Academic journal article Journal of Health Population and Nutrition

Groundwater Arsenic and Education Attainment in Bangladesh

Academic journal article Journal of Health Population and Nutrition

Groundwater Arsenic and Education Attainment in Bangladesh

Article excerpt

Background

While groundwater arsenic has plagued many countries, including Argentina, Mexico, India, Nepal, the USA, and Vietnam [1], in Bangladesh, the problem has been called "the largest poisoning of a population in history" [2-4].

Arsenic poisoning is calamitous. The World Health Organization (WHO) reports that drinking arsenic-contaminated water on a regular basis increases the risk of numerous cancers and can lead to skin pigmentation changes and hyperkeratosis [5]. Drinking from arsenic-contaminated tube wells has chronically poisoned millions of Bangladeshis; building on Sohel et al. [6] and Flanagan et al. [7] estimated in 2012 that in Bangladesh over 40.000 deaths per year are due to arsenic poisoning. According to Chen et al. [8], arsenic-contaminated drinking water more than doubled Bangladeshi's lifetime mortality risk from cancers of the liver, bladder, and lung (229.6 vs 103.5 per 100,000 population).

Extensive reviews are available for studies of the physical, neurological, social, and psychological consequences of arsenicosis in Bangladesh (e.g., [1, 9, 10]). The literature, however, appears mute on arsenic's effects on education attainment. Education generally increases lifetime earnings, with primary school education having the largest return [11, 12]. Moreover, greater education attainment by a country's population has been found to spur economic growth [13-15]. Given the economic importance of education, it seems worth asking whether the physiological effects and social stigma associated with drinking arsenic-contaminated water reduce education attainment for those who grow up drinking such water. In this paper, we report our estimates of the effects of drinking arsenic-contaminated water on both primary school attendance by young Bangladeshi boys and total years of education completed by young Bangladeshi males.

Children are struck especially hard by arsenic poisoning. Given this study's focus on school attendance and education attainment, neurological and social effects of arsenicosis are particularly pertinent as reduced cognitive capacity inhibits education attainment, and shunning by peers could discourage school attendance.

Studies have established adverse effects of arsenic on children's verbal comprehension, long-term memory [16], attention [16], cognitive development [17, 18], neurobehavioral development such as pattern memory and switching attention [19], and intelligence [20, 22]. Asadullah and Chaudhury [17] find significant effects of arsenic on mathematics scores for Bangladeshi children. According to Chowdhury et al. [23] and Khandoker et al. [24], victims of lesions and blemishes frequently experience being ostracized and shunned within their families and local communities, even to the extent of being excluded from marriage. Nasreen [25] provides several case studies of the adverse social effects of arsenicosis in Bangladesh.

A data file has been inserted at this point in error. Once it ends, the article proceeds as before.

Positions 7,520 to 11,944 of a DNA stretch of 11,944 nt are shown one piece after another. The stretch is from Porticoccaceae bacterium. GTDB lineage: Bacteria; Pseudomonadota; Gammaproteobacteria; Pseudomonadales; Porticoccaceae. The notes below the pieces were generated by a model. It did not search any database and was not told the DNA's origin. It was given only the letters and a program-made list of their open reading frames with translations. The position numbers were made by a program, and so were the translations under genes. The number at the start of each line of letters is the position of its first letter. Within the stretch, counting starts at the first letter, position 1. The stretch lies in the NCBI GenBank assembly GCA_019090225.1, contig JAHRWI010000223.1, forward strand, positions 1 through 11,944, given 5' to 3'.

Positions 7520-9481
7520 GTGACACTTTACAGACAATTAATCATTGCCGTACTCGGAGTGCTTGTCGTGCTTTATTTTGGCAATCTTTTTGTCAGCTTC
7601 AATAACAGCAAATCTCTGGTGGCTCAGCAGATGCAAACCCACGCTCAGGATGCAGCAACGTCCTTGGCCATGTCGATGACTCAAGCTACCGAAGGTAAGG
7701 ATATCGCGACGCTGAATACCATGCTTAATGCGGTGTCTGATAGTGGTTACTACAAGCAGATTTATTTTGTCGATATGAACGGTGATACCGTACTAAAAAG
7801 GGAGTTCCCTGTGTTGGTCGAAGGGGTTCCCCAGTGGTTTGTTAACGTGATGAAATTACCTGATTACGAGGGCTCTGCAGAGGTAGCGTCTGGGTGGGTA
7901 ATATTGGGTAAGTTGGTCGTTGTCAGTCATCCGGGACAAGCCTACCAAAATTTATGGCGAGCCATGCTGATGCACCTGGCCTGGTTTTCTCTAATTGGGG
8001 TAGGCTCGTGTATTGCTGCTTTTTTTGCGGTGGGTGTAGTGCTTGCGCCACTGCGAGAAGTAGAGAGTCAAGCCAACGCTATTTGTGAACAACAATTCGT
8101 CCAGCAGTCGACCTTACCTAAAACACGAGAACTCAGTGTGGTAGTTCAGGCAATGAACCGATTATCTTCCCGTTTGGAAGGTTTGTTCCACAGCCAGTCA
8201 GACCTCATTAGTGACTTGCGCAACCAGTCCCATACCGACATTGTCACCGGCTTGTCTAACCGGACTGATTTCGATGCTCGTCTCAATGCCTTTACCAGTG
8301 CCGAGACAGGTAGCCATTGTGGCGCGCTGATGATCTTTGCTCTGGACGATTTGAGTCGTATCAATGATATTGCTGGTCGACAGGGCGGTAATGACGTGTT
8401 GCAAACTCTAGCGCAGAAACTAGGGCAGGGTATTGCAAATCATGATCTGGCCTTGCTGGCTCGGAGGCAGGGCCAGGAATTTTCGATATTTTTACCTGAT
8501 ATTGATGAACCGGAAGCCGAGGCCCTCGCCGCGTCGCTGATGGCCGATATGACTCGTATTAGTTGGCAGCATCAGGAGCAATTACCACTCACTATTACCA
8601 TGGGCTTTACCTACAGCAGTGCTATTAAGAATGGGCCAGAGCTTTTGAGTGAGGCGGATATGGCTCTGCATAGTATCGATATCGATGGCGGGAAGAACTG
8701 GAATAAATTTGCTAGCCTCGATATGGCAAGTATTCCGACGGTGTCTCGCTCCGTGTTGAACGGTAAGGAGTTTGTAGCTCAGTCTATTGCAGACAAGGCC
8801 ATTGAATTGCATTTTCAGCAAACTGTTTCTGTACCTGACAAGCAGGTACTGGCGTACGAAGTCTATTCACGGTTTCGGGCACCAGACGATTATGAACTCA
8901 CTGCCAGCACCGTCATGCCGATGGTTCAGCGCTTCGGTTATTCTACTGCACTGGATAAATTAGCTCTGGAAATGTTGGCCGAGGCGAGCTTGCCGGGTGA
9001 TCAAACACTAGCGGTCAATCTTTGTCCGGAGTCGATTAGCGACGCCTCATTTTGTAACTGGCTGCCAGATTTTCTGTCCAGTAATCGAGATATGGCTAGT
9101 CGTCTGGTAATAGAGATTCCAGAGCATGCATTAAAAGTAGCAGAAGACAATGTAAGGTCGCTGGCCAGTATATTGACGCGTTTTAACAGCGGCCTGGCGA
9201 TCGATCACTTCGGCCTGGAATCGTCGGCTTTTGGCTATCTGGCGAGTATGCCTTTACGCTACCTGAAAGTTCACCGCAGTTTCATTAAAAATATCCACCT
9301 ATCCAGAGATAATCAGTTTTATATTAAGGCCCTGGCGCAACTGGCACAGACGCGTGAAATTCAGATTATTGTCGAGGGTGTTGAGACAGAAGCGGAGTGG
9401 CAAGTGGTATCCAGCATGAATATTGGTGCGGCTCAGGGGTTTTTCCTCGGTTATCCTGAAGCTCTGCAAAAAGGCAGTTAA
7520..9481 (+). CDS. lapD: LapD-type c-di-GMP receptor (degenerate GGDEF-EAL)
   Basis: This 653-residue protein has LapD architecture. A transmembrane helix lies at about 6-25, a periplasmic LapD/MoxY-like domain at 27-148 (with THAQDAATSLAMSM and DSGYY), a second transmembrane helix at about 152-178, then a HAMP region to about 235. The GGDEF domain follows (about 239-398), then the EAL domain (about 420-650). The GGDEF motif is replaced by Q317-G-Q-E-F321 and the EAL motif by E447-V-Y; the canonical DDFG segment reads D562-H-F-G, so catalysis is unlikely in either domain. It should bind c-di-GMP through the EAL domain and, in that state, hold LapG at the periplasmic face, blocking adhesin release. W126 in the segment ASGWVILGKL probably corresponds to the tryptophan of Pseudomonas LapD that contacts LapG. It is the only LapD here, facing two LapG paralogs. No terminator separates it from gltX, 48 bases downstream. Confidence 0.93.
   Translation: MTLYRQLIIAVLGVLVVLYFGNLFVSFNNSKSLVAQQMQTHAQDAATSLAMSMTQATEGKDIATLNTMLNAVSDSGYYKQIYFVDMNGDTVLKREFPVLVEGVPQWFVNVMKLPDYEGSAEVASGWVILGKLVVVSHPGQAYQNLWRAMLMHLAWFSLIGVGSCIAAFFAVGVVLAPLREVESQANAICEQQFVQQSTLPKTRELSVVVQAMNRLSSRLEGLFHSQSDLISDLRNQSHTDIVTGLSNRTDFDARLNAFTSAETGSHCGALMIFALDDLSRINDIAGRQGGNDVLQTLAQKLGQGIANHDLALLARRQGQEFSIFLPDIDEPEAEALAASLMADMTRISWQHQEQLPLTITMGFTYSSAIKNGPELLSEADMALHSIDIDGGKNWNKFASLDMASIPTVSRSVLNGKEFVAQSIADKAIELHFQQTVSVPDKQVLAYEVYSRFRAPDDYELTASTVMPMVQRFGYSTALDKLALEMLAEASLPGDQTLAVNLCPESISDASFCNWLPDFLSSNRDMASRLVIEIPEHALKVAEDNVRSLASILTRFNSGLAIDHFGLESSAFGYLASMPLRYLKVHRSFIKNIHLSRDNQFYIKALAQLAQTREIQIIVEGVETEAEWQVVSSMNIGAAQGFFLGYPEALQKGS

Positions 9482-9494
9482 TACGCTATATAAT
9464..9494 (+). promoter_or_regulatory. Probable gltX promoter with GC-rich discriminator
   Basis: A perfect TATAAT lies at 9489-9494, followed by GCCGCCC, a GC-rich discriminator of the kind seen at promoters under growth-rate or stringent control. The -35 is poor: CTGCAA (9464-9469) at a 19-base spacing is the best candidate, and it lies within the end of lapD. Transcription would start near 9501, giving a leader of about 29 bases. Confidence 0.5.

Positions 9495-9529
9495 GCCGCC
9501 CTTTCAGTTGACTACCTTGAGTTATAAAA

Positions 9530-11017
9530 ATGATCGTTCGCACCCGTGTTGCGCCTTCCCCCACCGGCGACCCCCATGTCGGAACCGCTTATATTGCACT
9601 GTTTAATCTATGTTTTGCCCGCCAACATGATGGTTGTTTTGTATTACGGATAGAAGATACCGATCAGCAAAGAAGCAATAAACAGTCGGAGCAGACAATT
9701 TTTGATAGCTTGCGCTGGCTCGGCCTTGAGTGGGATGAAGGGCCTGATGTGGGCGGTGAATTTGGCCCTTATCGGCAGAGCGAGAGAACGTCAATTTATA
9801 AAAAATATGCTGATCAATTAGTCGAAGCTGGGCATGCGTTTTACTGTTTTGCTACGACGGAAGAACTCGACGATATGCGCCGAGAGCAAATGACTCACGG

Millions of groundwater wells were installed in Bangladesh from the 1970s onward [8], for the most part with funds from international agencies, with the goal of ending reliance on unsanitary surface water for drinking [26]. That a million or more of these wells were arsenic contaminated was long unknown [2-4, 27]. Estimates in the late 1990s [28, 29] revealed that some 35 million Bangladeshis were drinking their water from seriously contaminated wells. Subsequent efforts by the Bangladeshi government to alert households to the threat of arsenic-contaminated tube wells has reduced the proportion of the population drinking from such wells, but the number has remained high-the Bangladesh Bureau of Statistics and the United Nations Children's Fund [30] have estimated that 12.5 % of Bangladeshis, or 20 million people, still regularly drank arsenic-contaminated water in 2012-2013. An extensive literature assessing efforts to reduce arsenic poisoning has developed (e.g., [19] [31-34]).

The progress made by Bangladesh in reducing households' reliance on arsenic-contaminated wells is evident in Table 1 which presents Bangladeshis' exposure to various levels of arsenic in their drinking water in 2000, 2009, and 2012-2013. …

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